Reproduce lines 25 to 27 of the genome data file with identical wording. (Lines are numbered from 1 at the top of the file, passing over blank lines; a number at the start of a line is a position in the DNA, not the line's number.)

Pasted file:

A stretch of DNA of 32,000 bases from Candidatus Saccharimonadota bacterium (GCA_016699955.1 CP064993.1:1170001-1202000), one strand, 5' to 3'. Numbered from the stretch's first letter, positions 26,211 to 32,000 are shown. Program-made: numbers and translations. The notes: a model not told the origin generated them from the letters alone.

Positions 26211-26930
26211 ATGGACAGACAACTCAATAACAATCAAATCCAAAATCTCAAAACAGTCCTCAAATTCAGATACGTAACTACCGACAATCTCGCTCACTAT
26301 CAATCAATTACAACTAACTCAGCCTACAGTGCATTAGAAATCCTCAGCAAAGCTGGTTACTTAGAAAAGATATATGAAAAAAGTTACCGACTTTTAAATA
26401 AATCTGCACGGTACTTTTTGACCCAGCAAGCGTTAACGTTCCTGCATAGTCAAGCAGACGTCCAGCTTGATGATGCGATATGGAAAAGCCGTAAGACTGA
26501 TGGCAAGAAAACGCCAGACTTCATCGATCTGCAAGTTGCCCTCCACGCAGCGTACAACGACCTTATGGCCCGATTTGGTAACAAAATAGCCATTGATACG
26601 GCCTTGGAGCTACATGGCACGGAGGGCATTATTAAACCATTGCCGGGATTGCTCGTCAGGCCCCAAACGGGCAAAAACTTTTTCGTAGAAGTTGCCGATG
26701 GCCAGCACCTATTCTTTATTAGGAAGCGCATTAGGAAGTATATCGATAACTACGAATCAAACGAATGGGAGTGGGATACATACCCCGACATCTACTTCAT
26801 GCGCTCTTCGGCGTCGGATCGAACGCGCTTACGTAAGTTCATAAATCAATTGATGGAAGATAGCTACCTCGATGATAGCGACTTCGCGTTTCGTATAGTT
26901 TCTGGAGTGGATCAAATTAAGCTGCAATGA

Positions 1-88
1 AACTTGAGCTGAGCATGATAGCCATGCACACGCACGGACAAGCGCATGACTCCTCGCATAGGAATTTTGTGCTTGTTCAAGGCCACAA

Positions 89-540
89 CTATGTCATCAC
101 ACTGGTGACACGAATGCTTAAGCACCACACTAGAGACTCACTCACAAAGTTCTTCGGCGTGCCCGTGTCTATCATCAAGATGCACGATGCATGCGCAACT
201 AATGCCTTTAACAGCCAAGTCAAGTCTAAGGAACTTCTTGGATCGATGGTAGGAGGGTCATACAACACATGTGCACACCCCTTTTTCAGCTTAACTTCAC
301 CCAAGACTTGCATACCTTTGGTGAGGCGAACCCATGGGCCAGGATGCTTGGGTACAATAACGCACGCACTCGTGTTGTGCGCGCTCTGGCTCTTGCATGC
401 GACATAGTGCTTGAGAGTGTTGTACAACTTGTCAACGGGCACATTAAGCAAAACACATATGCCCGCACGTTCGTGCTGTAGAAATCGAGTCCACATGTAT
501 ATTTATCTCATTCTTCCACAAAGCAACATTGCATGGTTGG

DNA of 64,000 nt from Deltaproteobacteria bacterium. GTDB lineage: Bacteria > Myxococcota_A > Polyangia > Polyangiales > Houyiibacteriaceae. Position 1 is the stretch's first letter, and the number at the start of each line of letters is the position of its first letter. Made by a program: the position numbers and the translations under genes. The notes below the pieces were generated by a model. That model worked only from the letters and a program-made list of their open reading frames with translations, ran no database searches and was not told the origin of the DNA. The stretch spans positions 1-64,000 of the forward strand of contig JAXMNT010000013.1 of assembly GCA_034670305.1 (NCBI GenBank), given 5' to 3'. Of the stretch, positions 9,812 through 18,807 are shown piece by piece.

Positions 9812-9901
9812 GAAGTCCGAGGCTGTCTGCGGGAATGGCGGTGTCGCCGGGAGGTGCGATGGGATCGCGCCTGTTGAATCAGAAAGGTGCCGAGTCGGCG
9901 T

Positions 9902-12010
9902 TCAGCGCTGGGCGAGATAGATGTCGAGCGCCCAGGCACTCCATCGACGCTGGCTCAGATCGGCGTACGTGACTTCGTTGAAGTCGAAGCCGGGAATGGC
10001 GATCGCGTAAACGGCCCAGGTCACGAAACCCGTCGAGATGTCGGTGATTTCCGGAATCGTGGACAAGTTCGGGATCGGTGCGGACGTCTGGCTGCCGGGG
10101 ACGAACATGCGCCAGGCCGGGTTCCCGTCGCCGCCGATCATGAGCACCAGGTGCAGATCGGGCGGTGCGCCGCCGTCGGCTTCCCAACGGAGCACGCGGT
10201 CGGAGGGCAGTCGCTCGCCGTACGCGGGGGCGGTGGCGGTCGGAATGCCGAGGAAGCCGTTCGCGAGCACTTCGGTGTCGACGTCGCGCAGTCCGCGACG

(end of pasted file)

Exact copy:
9902 TCAGCGCTGGGCGAGATAGATGTCGAGCGCCCAGGCACTCCATCGACGCTGGCTCAGATCGGCGTACGTGACTTCGTTGAAGTCGAAGCCGGGAATGGC
10001 GATCGCGTAAACGGCCCAGGTCACGAAACCCGTCGAGATGTCGGTGATTTCCGGAATCGTGGACAAGTTCGGGATCGGTGCGGACGTCTGGCTGCCGGGG
10101 ACGAACATGCGCCAGGCCGGGTTCCCGTCGCCGCCGATCATGAGCACCAGGTGCAGATCGGGCGGTGCGCCGCCGTCGGCTTCCCAACGGAGCACGCGGT